There was a good article in the Chronicle of Higher Ed the other day, “Studies Explore Whether the Internet Makes Students Better Writers.” I think it might make for good reading/discussion for English 516, where this basic question of “are computers helping students be better writers” often comes up. I like this passage from Jeff Grabill too:
“The unstated assumption there is that if you can write a good essay for your literature professor, you can write anything,” Mr. Grabill says. “That’s utter nonsense.”
The writing done outside of class is, in some ways, the opposite of a traditional academic paper, he says. Much out-of-class writing, he says, is for a broad audience instead of a single professor, tries to solve real-world problems rather than accomplish academic goals, and resembles a conversation more than an argument.
Rather than being seen as an impoverished, secondary form, online writing should be seen as “the new normal,” he says, and treated in the curriculum as such: “The writing that students do in their lives is a tremendous resource.”
But I guess this does prompt me to think about/mention two things:
- My guess/gut feeling is that a lot of the expression students have about how they “like” to write more outside of school than inside of it has a lot more to do with school than it has to do with what it is they’re writing. I agree with Grabill about trying to give assignments in classes about real world problems, things that resemble conversation rather than academic, five paragraph, “there are three problems with x” kind of essays. But no matter what I do to incorporate these kinds of writing assignments into my courses, there is still all the apparatus of the situation. I mean, none of this is voluntary. I wouldn’t be doing these assignments and this teaching if I wasn’t empowered (and paid!) as a college professor, and my students wouldn’t be doing this if they weren’t trying to complete coursework and a degree program. So there’s always going to be a division between writing students do for school and writing they do “outside of school” not because of the kind of writing but because of the situation of writing, which is school.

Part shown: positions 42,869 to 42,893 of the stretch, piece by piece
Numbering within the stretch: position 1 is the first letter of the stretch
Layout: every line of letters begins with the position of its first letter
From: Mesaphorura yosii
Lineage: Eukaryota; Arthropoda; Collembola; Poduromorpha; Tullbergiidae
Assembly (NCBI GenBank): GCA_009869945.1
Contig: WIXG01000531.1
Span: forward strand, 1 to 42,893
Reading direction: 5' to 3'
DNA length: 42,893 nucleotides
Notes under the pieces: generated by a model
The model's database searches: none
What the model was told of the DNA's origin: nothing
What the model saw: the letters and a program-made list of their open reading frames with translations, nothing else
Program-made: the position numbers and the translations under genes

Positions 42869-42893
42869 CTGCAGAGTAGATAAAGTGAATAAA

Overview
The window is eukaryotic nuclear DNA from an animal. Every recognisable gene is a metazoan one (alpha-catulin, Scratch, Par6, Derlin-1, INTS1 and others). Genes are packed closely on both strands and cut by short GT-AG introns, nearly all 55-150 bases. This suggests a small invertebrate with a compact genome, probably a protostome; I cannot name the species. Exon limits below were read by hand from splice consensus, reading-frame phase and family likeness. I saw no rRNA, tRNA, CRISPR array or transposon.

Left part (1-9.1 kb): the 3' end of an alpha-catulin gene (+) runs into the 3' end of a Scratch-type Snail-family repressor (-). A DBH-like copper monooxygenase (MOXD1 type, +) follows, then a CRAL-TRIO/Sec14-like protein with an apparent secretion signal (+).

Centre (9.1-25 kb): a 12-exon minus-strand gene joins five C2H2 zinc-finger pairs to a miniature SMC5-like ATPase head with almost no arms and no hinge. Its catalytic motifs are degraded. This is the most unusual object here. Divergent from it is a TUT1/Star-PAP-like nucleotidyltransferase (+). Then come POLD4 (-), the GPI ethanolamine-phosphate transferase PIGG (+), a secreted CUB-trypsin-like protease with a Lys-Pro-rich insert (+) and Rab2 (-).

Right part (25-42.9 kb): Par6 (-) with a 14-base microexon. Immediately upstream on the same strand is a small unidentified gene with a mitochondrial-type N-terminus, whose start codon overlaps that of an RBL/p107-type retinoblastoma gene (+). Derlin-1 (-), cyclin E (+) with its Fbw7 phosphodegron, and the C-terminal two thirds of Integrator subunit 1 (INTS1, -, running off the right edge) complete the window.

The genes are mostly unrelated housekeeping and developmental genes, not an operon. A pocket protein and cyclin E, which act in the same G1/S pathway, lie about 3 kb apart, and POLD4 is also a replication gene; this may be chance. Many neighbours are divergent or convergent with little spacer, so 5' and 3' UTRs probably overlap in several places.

- Despite the headline, it seems to me that neither of these studies is actually trying to answer the “do computers make students better writers;” rather, both seem to be studying how students actually practice their writing in and out of the classroom with computers. Which is a good thing. My take on the “do computer technologies help make student better writers?” is that it is really an irrelevant question because it is what students and everyone else uses to write nowadays. If someone did a study and somehow was able to prove that people “wrote better” when they used a quill and parchment (or hell, just pens and paper), it wouldn’t make any difference because I think most people nowadays find using these older tools to be a pain in the ass.
And really, the stuff that Grabill is talking about in the part I quote isn’t about technology. You can teach a dreadful academic research paper kind of class in a computer lab, too.